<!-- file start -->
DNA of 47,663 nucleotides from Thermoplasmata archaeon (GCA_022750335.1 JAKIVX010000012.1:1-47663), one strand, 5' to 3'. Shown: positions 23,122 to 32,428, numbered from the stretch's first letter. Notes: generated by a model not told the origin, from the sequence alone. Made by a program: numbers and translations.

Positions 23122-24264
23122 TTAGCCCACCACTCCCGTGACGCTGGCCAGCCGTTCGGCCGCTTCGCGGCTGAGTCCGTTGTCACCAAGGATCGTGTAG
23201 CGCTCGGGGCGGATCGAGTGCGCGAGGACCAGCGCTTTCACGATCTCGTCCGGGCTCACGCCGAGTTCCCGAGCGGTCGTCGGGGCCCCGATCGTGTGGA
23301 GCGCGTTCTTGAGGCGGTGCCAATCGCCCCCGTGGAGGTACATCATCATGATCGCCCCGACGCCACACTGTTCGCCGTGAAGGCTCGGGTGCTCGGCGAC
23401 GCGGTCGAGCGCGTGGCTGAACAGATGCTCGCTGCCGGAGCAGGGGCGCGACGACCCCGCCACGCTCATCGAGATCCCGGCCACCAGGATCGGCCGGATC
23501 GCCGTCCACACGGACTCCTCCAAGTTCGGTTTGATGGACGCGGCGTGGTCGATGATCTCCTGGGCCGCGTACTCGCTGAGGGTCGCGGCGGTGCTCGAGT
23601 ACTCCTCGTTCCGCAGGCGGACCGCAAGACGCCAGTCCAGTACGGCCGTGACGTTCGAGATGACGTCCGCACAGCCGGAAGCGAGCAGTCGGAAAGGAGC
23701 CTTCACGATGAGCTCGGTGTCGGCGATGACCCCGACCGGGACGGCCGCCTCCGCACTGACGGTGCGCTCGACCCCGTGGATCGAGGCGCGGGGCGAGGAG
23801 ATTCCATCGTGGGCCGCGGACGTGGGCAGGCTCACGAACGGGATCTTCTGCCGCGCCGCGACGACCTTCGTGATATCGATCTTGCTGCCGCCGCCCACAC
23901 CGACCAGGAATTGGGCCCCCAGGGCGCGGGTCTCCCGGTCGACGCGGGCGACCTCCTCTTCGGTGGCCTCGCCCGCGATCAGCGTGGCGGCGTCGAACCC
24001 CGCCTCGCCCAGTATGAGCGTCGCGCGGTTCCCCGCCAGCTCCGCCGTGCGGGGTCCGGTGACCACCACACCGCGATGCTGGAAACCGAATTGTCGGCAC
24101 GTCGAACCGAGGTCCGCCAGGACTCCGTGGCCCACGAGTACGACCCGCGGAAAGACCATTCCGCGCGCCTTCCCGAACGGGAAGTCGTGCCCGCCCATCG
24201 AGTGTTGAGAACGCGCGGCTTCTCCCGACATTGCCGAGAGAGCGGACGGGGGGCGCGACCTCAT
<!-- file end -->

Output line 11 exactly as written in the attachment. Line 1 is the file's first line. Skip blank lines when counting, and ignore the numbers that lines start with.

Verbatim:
23901 CGACCAGGAATTGGGCCCCCAGGGCGCGGGTCTCCCGGTCGACGCGGGCGACCTCCTCTTCGGTGGCCTCGCCCGCGATCAGCGTGGCGGCGTCGAACCC